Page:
John Renslow: A chip requires practice
Considering how our other investments may be going, we might not want to take action on an investment tip. But, this investment won’t cost you anything (well, maybe a shag bag) and will give you hours of mental freedom while you wait for the stocks to go back up again.
Truth be known, the part of your golf game that will reward you with the most dynamic return also requires the most diligent investment. It is the “chip.” So, instead of going to the driving range and trying to achieve maximum distance with every swing, let’s try and turn a bogey into a par. You will need a Pitching Wedge, 8-iron, and 6-iron.
A chip is a short game shot that does get the ball in the air, but the ball spends the majority of its time rolling. The length of the shot can vary greatly. So, let’s look at this aspect of the game definitively and then address the mechanics and technique.
Generally speaking, we would like to hit a golf shot that puts us in the best position for the next golf shot. Sometimes this means that we hit the shot that is practical and comfortable, rather than the shot that we saw a Tour Player make on television last weekend. We are not trying to hit a once-in-a-lifetime shot. Our goal here is to turn three shots into two. Now just think how many strokes this can take off your score!
Of course, when your ball is on the putting surface, the overwhelming choice is to putt. Once the ball is off the green, and our ball is resting in the rough, we may still putt, but it can be challenging. Certainly, you can putt the ball even if your ball is in longer grass, but there comes a point when a putt is too unpredictable. We need a shot that carries just over the rough (the inconsistent stuff) and then rolls on the consistent surface toward the hole.
Begin by viewing the putting green and the surrounding area. Place a few balls just off the green, where you determine that a putt is no longer a prudent choice. The objective is to get the ball over the longer grass then begin rolling as soon as possible after the short flight.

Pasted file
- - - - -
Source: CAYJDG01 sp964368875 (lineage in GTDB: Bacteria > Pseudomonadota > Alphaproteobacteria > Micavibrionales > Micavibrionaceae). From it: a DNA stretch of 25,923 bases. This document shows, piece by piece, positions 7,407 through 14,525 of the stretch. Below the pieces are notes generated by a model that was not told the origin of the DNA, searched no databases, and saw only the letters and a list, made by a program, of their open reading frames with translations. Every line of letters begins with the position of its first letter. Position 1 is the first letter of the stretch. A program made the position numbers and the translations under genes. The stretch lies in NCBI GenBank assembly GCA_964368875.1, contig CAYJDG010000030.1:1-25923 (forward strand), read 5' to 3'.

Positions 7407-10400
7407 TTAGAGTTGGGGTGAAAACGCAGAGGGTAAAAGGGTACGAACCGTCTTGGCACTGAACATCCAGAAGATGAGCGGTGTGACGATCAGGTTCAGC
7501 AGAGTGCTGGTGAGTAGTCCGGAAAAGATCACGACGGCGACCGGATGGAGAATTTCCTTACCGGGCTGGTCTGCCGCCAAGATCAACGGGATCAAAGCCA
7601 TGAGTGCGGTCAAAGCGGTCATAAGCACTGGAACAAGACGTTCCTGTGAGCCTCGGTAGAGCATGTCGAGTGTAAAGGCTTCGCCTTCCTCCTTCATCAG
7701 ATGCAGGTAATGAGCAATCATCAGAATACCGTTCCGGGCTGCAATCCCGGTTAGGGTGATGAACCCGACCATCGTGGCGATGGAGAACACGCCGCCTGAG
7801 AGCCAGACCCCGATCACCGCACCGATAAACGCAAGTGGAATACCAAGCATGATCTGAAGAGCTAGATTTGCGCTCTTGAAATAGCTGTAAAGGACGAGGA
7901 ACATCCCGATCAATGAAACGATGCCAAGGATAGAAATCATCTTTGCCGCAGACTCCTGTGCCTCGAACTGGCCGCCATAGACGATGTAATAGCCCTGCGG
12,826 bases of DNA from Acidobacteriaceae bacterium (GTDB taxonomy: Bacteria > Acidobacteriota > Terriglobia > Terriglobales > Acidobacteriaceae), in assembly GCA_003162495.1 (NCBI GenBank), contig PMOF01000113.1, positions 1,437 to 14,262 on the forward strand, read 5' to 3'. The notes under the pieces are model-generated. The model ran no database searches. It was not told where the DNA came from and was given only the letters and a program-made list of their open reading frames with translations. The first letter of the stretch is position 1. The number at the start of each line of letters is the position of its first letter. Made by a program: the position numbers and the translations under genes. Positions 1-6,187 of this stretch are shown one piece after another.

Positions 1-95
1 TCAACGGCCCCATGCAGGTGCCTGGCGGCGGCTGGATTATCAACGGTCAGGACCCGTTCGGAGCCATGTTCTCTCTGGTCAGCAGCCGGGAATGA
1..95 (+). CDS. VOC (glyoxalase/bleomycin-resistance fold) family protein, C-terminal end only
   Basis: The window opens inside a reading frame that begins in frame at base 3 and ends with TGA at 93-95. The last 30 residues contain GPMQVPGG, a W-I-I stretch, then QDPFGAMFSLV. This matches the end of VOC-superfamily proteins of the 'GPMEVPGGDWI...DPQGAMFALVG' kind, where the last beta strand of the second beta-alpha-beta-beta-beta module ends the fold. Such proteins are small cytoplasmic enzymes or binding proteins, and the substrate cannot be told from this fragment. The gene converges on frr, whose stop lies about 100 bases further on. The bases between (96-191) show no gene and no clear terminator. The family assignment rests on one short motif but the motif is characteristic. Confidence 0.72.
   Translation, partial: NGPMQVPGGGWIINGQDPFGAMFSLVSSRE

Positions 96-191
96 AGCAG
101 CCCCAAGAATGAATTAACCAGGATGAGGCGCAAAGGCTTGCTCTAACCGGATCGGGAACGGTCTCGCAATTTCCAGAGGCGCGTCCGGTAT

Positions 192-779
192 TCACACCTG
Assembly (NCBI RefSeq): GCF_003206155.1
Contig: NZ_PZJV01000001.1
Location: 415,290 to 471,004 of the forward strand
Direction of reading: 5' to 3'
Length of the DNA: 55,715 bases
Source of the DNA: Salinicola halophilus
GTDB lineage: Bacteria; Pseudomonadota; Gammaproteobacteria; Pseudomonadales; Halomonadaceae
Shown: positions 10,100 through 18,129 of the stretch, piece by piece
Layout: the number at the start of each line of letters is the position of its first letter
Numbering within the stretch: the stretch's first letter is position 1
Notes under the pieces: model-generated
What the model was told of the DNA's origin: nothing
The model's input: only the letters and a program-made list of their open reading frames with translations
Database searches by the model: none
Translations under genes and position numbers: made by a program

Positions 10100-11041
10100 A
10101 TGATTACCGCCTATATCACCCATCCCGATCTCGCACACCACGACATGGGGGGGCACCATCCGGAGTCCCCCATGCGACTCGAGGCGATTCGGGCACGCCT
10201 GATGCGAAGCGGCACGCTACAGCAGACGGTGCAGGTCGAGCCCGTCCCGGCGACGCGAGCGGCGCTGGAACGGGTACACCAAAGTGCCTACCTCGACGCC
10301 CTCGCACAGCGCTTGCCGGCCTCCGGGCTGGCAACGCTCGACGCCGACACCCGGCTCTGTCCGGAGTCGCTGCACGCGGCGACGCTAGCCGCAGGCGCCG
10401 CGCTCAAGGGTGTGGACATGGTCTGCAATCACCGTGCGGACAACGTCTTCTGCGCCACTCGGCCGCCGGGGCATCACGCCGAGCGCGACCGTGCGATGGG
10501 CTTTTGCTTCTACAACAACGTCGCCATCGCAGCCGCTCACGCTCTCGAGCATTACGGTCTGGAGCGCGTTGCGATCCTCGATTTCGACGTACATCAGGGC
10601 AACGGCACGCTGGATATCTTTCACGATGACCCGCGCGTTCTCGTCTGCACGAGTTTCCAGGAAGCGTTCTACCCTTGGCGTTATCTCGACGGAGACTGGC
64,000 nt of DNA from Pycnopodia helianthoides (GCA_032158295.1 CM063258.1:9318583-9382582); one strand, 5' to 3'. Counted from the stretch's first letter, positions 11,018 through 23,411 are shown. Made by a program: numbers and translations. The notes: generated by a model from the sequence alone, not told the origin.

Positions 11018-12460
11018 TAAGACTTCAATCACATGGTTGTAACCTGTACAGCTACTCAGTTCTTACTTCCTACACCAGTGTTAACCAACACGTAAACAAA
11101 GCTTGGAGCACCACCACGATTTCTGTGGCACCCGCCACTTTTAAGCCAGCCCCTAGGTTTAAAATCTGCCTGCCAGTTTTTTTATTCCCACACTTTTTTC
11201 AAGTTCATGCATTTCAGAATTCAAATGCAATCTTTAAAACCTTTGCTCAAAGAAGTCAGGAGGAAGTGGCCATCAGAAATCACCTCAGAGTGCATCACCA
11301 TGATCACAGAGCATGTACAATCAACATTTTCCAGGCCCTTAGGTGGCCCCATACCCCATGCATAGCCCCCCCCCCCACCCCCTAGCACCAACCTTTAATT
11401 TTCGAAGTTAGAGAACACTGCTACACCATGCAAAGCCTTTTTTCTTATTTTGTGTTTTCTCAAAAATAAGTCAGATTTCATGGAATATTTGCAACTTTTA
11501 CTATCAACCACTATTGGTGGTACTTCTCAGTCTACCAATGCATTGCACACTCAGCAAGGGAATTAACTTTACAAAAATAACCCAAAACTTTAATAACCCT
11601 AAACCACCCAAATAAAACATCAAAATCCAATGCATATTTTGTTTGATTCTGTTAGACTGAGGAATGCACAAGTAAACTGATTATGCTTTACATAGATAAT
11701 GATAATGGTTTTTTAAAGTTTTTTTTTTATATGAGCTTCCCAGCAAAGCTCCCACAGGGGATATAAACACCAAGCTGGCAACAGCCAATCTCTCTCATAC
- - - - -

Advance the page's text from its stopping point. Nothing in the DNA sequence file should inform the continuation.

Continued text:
This is how it’s done. Set up like your going to hit a normal golf shot, then move your forward foot (left foot for you right handed players) away from the ball a couple of inches. Your golf club face stays on line toward the target. From here the motion is essentially a mini-swing. Initially, using an 8-iron, rotate the club away from the ball slightly and then move the club through the ball and at the target line. This motion should be fairly symmetrical, a similar size going back as going forward, like a pendulum.
Hit a bunch of these shots (chips). We just want to become comfortable with the motion, the result is not a concern at first. Accuracy will not be a problem, it is the distance that will take some time to get accustomed to. Once you become comfortable with the mechanics, you can increase or decrease the size of the motion to lengthen or shorten the shot. A small motion will create a shorter result, and in turn, a larger motion will result in a shot that travels further. Next, you can change clubs to adjust the distance.
One of the mistakes made is for one club to become our BFF (you know, Best Friend Forever). There are instances where a pitching wedge would be appropriate to achieve more ball flight and others in which the ball will need to roll more, requiring a less lofted club, such as an 8-iron or even a 6-iron. Choosing the right club for the current conditions will make the shot easier for you.
Ask yourself these kinds of questions; what size motion will carry the ball over the rough? Which golf club will carry the ball over the rough, but not have the ball roll too far past the hole? Once you have chosen the golf club, rehearse the correct size motion. Then hit the shot.
Again, our desired outcome is to fly the ball over the inconsistent stuff (longer grass) and watch the ball roll on the putting surface toward the hole. Practice, practice, practice. Lather, rinse, repeat.
A new method and choice of clubs adjust for distance. Next time you practice, use that bucket of balls around the greens. This will lower your scores, while we hope the market will be on the rise.
John Renslow is general manager and director of golf at Alta Sierra Country Club. Please contact John with your questions or comments at email@example.com.
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Despite high winds with numerous heat race cancellations on Saturday, the Reno STIHL National Championship Air Races concluded five days of racing on Sunday with the following Gold Championships in six of its seven classes